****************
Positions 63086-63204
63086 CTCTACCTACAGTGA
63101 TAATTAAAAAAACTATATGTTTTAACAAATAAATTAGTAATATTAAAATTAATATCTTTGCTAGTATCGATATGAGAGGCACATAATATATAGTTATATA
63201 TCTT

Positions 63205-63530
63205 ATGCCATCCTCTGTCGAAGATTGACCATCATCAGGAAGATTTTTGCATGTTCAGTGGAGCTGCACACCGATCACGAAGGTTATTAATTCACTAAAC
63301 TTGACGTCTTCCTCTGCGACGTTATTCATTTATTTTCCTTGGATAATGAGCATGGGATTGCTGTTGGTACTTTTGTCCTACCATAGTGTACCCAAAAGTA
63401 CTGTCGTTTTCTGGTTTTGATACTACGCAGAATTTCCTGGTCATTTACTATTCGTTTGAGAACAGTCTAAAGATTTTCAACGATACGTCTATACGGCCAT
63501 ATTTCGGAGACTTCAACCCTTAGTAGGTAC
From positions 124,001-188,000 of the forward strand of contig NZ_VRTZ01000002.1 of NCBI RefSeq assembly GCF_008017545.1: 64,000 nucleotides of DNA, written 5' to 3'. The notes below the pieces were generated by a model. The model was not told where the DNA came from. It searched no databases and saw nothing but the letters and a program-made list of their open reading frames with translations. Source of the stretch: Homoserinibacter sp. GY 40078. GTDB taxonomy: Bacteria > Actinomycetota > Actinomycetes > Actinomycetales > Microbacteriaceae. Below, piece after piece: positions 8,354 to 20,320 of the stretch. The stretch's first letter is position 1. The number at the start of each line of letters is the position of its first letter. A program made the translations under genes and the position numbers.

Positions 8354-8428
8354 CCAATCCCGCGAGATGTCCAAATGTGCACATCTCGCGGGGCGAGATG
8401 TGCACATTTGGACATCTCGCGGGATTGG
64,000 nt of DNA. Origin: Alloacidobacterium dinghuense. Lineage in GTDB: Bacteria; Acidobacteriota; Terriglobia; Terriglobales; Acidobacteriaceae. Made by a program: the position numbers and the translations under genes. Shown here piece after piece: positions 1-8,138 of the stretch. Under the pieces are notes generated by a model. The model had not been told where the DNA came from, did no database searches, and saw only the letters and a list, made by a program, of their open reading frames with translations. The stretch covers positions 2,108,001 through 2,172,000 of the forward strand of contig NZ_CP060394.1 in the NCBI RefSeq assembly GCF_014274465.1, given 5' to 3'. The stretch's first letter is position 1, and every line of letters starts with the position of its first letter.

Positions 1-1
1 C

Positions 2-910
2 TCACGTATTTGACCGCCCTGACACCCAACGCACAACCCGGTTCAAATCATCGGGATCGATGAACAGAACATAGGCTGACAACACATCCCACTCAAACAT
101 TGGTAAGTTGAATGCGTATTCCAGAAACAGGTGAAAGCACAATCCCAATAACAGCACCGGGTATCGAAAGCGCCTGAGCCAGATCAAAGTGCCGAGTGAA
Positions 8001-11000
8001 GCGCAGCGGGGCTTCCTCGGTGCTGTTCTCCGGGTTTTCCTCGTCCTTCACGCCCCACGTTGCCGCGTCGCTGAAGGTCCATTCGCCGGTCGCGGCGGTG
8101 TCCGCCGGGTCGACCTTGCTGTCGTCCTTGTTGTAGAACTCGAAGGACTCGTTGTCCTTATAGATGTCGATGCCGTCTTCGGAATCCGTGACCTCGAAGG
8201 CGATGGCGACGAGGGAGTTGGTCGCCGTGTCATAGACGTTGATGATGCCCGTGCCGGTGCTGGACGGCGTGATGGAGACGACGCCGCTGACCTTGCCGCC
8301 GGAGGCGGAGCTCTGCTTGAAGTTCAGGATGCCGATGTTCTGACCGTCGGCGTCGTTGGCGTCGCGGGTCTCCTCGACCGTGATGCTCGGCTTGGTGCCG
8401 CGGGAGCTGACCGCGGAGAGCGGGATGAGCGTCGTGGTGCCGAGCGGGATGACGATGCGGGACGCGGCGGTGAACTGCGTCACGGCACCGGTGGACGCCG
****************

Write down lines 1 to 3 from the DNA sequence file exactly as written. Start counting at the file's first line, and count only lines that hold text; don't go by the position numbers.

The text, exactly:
Positions 63086-63204
63086 CTCTACCTACAGTGA
63101 TAATTAAAAAAACTATATGTTTTAACAAATAAATTAGTAATATTAAAATTAATATCTTTGCTAGTATCGATATGAGAGGCACATAATATATAGTTATATA